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Page 2

Heartland Express - Weather

November 11, 2010

Weather Commentary Provided By Al Dutcher—UNL, State Climatologist

Al Dutcher Report A storm system entering the central U.S. during the 11/1011/12 period resulted in welcome moisture for portions of southern and eastern Nebraska. A variety of conditions were reported with this system as rain, snow, and a wintery mix all made their presence Allen Dutcher know as the storm lifted towards the Great Lakes region. Although the moisture was welcome, substantial precipitation deficits have been noted during the past 30, 60, and 90 days across much of southern and western Nebraska. It will take several more storm systems of the magnitude seen during the 11/1011/12 period during the next few weeks to undo impacts of this extended dry spell. Week One Forecast: 11/13-11/19: Below nor-

Farm and Ranch Publishers - Central Nebraska Publications General Manager - Marc Currie Sales Assistant/Circulation LeAnne Killion

Sales Representatives Eric Keeton • Tim Lingg • Tom Meyer Todd Smith • Lola Cornell •Darlene Overleese Production - Chris Frazer • Dixie Sickels

Web Development - news@agnet.net Important Notice: The publisher does not assume any responsibility for the contents of any advertising herein, and all representations or warranties made in such advertising are those of the advertisers and not the publishers. The publisher is not liable to any advertiser herein for any misprints in advertising not the fault of the publisher, and in such an event the limit of the publisher’s liability shall be the amount of the publisher’s charge for such advertising. In the event of misprints, the publisher must be informed prior to the printing of the next publication

Published by: Central Nebraska Publications, Inc. 21 W. 21st Street, Ste. 010 • P.O. Box 415 Kearney, NE 68847 • 1-800-658-3191 • Copyright © 2010 Front cover mast head background photo courtesy of OWH, Jeff Beiermann

mal temperature during this period appear certain according to the latest weather models, as a broad upper air trough will dominate the central United States. Only one significant chance for moisture is projected for Nebraska as a surface low pressure moves through the Dakota’s on 11/16 and drives a cold front through the state. Since this system will be originating out of the northern Rockies, moisture will be limited and only scattered light rain and/or snow showers are expected across the state. High temperatures during the period will primarily be in the mid to upper 40's during the 11/1311/15 period, warming to the upper 40's to low 50's on 11/16, before cooling into the low to mid 40's during the 11/17-11/19 period. A couple of weather models are pointing toward a substantial Arctic air intrusion as early as 11/19, with the majority holding off on the cold air until the weekend of 11/20. Week Two Forecast: 11/20-11/26: The majority of weather models point to a significant storm developing across the northern Rockies on 11/19 and sliding southeastward. Behind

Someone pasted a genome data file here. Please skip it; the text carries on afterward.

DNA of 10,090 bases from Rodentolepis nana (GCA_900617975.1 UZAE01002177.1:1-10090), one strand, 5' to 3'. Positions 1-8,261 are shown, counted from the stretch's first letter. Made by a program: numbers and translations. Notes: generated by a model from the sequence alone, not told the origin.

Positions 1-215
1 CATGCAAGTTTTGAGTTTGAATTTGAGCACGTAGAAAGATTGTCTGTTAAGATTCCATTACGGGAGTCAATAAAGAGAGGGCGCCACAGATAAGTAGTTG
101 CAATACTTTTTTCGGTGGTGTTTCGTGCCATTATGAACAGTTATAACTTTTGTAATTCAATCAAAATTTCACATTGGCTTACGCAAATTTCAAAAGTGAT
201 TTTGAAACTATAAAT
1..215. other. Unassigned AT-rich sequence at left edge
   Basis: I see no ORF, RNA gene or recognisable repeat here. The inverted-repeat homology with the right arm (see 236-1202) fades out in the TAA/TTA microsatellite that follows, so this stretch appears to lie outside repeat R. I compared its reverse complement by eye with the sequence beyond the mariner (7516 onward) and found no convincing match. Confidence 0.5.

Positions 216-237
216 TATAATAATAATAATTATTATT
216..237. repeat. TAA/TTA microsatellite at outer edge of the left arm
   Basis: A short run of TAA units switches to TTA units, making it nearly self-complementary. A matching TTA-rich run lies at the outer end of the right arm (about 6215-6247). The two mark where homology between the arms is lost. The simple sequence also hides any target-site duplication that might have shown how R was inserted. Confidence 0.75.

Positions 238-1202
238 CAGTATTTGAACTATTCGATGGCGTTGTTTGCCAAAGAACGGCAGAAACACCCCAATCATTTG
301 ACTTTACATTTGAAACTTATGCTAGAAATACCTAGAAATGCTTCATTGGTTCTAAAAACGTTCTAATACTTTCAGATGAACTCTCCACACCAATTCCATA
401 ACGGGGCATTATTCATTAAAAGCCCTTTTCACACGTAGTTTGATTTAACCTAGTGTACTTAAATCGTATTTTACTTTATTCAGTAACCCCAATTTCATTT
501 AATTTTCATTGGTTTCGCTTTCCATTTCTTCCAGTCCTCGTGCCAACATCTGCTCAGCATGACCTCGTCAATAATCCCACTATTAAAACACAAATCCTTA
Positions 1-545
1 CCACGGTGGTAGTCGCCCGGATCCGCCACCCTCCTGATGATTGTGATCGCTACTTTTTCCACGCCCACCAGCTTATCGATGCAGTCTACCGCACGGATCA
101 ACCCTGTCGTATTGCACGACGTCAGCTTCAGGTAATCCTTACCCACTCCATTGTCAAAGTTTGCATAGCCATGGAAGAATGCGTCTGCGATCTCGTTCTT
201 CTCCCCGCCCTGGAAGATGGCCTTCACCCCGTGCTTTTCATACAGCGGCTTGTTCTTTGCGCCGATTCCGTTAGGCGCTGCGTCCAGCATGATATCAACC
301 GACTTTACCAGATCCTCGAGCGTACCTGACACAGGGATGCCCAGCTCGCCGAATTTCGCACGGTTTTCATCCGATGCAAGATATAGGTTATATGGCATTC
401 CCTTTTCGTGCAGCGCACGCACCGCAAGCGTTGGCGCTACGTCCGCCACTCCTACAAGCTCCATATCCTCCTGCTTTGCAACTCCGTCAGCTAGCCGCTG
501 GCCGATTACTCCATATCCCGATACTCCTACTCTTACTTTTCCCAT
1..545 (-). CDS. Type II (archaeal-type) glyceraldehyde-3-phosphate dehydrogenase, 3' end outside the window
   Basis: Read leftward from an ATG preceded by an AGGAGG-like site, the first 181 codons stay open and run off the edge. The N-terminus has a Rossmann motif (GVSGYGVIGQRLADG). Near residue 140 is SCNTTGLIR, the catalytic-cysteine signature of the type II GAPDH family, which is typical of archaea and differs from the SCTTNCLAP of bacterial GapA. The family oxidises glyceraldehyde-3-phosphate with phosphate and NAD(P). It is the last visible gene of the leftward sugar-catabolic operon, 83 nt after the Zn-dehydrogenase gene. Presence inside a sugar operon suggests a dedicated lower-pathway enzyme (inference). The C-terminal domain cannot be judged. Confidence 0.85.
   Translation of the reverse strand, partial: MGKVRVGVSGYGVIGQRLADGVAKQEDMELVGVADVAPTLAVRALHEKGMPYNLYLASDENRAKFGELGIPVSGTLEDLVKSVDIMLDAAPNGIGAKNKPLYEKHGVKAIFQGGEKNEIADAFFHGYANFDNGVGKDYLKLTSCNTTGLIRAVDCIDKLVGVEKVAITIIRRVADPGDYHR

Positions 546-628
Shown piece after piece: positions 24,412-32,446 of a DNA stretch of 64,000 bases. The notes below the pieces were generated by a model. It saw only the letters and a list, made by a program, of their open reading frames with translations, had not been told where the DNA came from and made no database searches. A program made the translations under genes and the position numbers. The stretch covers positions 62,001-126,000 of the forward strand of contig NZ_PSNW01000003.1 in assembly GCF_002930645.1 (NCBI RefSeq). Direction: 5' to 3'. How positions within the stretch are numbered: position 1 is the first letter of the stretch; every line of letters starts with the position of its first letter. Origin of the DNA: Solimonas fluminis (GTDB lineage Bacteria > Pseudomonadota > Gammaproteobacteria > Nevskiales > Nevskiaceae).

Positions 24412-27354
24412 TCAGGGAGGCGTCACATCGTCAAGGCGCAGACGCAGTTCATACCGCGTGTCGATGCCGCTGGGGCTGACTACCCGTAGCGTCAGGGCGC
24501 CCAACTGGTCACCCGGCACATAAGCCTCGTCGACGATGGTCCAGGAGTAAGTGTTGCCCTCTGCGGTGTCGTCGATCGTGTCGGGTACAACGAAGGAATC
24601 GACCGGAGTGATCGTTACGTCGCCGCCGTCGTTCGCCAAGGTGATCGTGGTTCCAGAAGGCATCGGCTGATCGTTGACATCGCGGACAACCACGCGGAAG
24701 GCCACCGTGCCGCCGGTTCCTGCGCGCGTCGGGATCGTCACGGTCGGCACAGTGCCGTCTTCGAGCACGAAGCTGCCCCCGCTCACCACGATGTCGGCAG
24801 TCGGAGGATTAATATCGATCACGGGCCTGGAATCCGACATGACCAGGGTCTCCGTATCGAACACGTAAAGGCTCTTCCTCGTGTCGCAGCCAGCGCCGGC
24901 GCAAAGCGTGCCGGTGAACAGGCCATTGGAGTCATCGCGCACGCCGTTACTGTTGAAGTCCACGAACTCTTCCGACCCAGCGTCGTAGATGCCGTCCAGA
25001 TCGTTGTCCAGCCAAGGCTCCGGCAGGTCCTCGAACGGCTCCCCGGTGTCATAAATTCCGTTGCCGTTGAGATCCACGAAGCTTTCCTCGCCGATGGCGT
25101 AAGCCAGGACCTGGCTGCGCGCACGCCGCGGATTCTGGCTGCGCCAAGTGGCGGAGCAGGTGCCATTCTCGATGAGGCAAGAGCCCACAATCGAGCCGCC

Nebraska Weather and Crop Report

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this system, Arctic air appears poised to funnel into the central United States. Current models indicate snow will develop across northwestern Nebraska during the early morning hours of 11/20 and spread east and southward during the day. Snowfall is projected to end across northern Nebraska during the morning hours of 11/21, with the southern half of the state expected to see snow continuing into the late afternoon hours. If the models are correct, this will be the first widespread snow event of the winter season, with moderate to significant accumulations possible across the northern 1/3 of the state. A secondary push of cold air is projected for 11/24, but little more than flurries are expected. High temperatures during the period will range from the mid 30's north to low 40's south on 11/20, cooling into the upper 20's north to low 30's south during the 11/21-11/22 period.. High temperatures on 11/23 are projected to be in the 30's statewide, cooling to the upper 20's to low 30's during the 11/24-11/25 period, before warming into the 30's statewide on 11/26.